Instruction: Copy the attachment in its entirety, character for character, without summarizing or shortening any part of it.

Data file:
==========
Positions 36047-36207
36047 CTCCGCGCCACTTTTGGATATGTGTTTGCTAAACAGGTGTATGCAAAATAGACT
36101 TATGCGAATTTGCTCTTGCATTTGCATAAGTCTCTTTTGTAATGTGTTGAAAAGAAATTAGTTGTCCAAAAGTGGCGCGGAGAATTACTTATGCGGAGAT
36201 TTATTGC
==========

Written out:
Positions 36047-36207
36047 CTCCGCGCCACTTTTGGATATGTGTTTGCTAAACAGGTGTATGCAAAATAGACT
36101 TATGCGAATTTGCTCTTGCATTTGCATAAGTCTCTTTTGTAATGTGTTGAAAAGAAATTAGTTGTCCAAAAGTGGCGCGGAGAATTACTTATGCGGAGAT
36201 TTATTGC